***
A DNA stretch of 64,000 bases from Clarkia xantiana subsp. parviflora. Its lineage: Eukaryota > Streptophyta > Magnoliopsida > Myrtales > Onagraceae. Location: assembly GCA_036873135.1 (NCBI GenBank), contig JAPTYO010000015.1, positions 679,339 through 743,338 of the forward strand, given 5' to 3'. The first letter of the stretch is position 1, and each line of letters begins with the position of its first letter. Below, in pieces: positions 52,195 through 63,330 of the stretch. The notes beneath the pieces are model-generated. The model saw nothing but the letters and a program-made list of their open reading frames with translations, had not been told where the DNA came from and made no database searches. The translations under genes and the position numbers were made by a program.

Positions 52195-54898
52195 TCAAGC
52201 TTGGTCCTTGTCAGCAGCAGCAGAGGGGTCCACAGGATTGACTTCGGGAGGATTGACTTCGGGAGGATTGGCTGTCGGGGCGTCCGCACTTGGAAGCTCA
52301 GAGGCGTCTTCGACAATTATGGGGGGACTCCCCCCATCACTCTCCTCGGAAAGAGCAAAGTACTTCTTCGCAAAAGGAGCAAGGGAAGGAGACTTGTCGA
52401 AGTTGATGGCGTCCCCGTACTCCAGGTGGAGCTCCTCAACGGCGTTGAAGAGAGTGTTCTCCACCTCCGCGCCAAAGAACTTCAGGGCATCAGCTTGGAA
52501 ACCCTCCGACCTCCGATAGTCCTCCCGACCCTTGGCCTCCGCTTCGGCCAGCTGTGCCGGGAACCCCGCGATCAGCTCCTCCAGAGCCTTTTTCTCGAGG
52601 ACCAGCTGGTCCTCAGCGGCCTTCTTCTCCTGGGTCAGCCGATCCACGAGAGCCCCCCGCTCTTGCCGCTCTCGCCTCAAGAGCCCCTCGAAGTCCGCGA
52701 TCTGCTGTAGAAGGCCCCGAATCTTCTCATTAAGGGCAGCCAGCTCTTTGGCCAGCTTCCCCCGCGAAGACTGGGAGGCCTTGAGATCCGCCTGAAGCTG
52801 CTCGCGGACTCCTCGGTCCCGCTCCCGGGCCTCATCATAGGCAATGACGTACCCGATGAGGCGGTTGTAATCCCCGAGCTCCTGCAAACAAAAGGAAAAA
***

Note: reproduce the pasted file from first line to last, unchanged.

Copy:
A DNA stretch of 64,000 bases from Clarkia xantiana subsp. parviflora. Its lineage: Eukaryota > Streptophyta > Magnoliopsida > Myrtales > Onagraceae. Location: assembly GCA_036873135.1 (NCBI GenBank), contig JAPTYO010000015.1, positions 679,339 through 743,338 of the forward strand, given 5' to 3'. The first letter of the stretch is position 1, and each line of letters begins with the position of its first letter. Below, in pieces: positions 52,195 through 63,330 of the stretch. The notes beneath the pieces are model-generated. The model saw nothing but the letters and a program-made list of their open reading frames with translations, had not been told where the DNA came from and made no database searches. The translations under genes and the position numbers were made by a program.

Positions 52195-54898
52195 TCAAGC
52201 TTGGTCCTTGTCAGCAGCAGCAGAGGGGTCCACAGGATTGACTTCGGGAGGATTGACTTCGGGAGGATTGGCTGTCGGGGCGTCCGCACTTGGAAGCTCA
52301 GAGGCGTCTTCGACAATTATGGGGGGACTCCCCCCATCACTCTCCTCGGAAAGAGCAAAGTACTTCTTCGCAAAAGGAGCAAGGGAAGGAGACTTGTCGA
52401 AGTTGATGGCGTCCCCGTACTCCAGGTGGAGCTCCTCAACGGCGTTGAAGAGAGTGTTCTCCACCTCCGCGCCAAAGAACTTCAGGGCATCAGCTTGGAA
52501 ACCCTCCGACCTCCGATAGTCCTCCCGACCCTTGGCCTCCGCTTCGGCCAGCTGTGCCGGGAACCCCGCGATCAGCTCCTCCAGAGCCTTTTTCTCGAGG
52601 ACCAGCTGGTCCTCAGCGGCCTTCTTCTCCTGGGTCAGCCGATCCACGAGAGCCCCCCGCTCTTGCCGCTCTCGCCTCAAGAGCCCCTCGAAGTCCGCGA
52701 TCTGCTGTAGAAGGCCCCGAATCTTCTCATTAAGGGCAGCCAGCTCTTTGGCCAGCTTCCCCCGCGAAGACTGGGAGGCCTTGAGATCCGCCTGAAGCTG
52801 CTCGCGGACTCCTCGGTCCCGCTCCCGGGCCTCATCATAGGCAATGACGTACCCGATGAGGCGGTTGTAATCCCCGAGCTCCTGCAAACAAAAGGAAAAA